I lament summer’s end as much as the next person, but let’s admit that not everything about summer invites dreamy nostalgia. The following incident occurred in 2009, but it still haunts me.
My spouse and I have hiked in the Rocky Mountains, we’ve hiked in the Yorkshire Moors, we’ve hiked in Zion Canyon. So you would think that hiking in the northern Michigan woods might seem dull and unremarkable by comparison. But if you think that, as we foolishly did, you would not have counted on…
Night of the Living Caterpillars! … mwah ha ha ha ha!
Actually, it was the afternoon. We hopped out of the car at the trailhead to hike the Jordan River Pathway, a pleasant little winding trail through the East Jordan River watershed that was recommended to us by the nice lady behind the desk at the lodge. As we started down the trail, we heard an odd popping noise. “I wonder what that is?” I remarked cheerfully to Ron, fully engaging our junior naturalist curiosity. Then, we saw a charming little caterpillar on the trail. Awwww… isn’t that cute?
Then we saw more caterpillars, hanging out on some low-growing leaves. Well, there sure are some caterpillars around! And look at all those caterpillar tents in the trees! Golly!
We hiked on.
Then we realized, as we hiked deeper in, that caterpillars were everywhere. On the leaves, on the trail, even hanging over the trail from little silken threads. They were writhing in large moving groups on branches crossing the trail. They were congregating slimily on certain trees, heading from one place to another on a caterpillar parkway. And from up above they were… they were dropping on us! Gross! Could that be what that plopping noise is?! Caterpillars falling onto the forest floor? Eeeuuuw!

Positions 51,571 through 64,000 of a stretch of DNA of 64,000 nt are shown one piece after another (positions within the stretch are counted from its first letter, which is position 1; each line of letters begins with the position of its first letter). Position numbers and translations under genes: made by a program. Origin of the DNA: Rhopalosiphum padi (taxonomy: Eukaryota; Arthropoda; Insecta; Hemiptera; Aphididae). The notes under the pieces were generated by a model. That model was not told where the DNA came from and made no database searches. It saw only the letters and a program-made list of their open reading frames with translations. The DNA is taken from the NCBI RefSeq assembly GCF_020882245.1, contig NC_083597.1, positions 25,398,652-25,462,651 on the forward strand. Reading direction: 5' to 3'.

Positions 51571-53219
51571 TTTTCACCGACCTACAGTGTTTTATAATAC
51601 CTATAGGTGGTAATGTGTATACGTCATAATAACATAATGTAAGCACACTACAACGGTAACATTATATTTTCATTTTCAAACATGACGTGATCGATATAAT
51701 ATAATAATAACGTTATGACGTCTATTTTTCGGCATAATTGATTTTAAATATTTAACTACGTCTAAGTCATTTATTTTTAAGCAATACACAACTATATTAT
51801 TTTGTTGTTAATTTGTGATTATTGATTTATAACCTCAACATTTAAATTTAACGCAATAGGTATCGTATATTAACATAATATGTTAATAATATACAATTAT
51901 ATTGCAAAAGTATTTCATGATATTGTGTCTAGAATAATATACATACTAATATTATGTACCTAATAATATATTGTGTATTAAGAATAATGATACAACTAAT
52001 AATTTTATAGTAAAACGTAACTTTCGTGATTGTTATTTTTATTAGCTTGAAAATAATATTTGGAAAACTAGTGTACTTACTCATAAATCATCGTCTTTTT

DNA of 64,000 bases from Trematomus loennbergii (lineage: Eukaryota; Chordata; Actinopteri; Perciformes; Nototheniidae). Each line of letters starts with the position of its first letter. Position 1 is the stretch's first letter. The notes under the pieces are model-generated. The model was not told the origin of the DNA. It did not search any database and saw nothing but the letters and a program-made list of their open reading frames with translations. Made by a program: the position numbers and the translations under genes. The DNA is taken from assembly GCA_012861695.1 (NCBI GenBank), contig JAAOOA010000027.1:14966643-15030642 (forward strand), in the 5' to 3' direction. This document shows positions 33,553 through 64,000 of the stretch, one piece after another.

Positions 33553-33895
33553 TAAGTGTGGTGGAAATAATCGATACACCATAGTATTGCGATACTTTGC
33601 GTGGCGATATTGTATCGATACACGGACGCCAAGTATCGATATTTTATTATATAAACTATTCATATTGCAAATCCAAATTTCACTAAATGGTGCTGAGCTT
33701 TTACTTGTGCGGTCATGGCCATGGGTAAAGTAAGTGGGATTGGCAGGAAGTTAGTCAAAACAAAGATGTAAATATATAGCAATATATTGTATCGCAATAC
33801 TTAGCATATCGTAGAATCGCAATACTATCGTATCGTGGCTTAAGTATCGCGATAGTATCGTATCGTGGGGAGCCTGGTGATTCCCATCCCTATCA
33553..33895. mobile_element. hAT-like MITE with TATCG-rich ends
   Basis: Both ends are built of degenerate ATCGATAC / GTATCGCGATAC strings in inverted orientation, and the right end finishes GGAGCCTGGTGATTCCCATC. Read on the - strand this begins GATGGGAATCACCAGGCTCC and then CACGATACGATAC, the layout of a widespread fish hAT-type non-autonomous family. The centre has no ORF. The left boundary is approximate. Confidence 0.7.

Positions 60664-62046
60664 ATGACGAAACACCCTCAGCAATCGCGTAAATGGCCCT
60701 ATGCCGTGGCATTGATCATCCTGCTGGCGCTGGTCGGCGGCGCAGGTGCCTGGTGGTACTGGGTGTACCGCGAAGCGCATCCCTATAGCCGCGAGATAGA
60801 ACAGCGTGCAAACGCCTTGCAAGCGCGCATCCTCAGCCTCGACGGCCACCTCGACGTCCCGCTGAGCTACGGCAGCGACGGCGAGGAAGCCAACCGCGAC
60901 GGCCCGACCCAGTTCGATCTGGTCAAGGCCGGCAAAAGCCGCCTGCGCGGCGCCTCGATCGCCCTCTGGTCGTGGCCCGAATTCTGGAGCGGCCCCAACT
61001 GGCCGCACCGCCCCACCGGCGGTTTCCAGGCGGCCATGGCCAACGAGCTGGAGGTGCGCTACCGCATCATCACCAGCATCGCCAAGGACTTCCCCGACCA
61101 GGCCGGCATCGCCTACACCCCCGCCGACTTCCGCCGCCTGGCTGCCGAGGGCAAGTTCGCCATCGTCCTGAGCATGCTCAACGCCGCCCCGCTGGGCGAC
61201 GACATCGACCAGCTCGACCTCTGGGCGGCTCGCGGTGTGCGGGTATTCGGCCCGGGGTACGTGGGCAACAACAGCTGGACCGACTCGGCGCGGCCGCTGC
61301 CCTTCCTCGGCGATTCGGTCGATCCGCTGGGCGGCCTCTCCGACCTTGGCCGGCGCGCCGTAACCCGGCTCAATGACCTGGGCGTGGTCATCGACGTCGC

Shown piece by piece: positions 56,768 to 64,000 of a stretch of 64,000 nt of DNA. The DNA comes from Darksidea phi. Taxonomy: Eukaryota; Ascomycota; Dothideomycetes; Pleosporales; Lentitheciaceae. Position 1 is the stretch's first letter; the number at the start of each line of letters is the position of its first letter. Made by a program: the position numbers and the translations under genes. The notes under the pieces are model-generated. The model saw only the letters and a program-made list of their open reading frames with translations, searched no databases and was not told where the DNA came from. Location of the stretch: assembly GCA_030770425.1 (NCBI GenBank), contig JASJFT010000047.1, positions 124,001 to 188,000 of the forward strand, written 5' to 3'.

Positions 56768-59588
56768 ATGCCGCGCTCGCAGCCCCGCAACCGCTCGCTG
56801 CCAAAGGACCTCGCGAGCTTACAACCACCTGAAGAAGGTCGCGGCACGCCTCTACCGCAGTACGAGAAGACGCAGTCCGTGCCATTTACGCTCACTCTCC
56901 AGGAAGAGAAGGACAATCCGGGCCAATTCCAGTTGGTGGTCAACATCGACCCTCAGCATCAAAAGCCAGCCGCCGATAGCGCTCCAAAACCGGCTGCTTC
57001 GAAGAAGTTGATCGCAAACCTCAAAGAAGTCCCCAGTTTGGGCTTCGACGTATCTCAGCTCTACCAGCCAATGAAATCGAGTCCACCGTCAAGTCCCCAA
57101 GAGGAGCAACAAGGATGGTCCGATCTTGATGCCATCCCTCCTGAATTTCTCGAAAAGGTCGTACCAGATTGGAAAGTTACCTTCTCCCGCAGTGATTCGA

We hiked faster. We hiked very very fast. I kept my hooded sweatshirt over my head in order to prevent ploppage in my hair. When we stopped for lunch, I did not sit down. I would have sat on caterpillars. I would have had them in my shorts.
We managed to survive a seven-mile, extremely brisk hike. Before we got into the car, we performed one last inspection for unwelcome stowaways.
When we got back to the condo, we showered thoroughly (eesh!) and then, in true junior naturalist style, we googled “tent caterpillars” on the web.
Guess what. Yeah, apparently northern Michigan was in the midst of a huge forest tent caterpillar infestation. These outbreaks occur every 10-15 years and last 2-5 seasons. Not only that, but we hit the woods (of course) just as the little buggers were finishing their eating cycle, just as they were about as big and busy and numerous as they could possibly be. The next week conditions would improve as all 3.5 trillion caterpillars—that’s my personal estimate on the population–-would be turning into moths. (Note to self: no hiking at night with flashlights until the first frost.)
There’s more. According to the Minnesota Department of Natural Resources, that plopping sound we heard was not what we thought it was:
“Anyone who has been in the woods during a FTC [forest tent caterpillar] outbreak knows not to eat an open faced peanut butter sandwich there. It might sound like rain but it’s really insect frass.”
You don’t know what the word “frass” means? Neither did we. You know, English is an amazing language. We have a special word for: caterpillar excrement!
That’s right. We spent our afternoon hiking through the woods during a once-in-a-decade caterpillar poop storm.
The good news: “This frass serves as fertilizer just like any other manure.” Oh yay. Caterpillar poop helps the ecosystem. It’s the circle of life. That totally makes up for the nightmares I had the rest of the week.
We spent the rest of our vacation lounging by the condo pool. We decided we like our nature better on TV.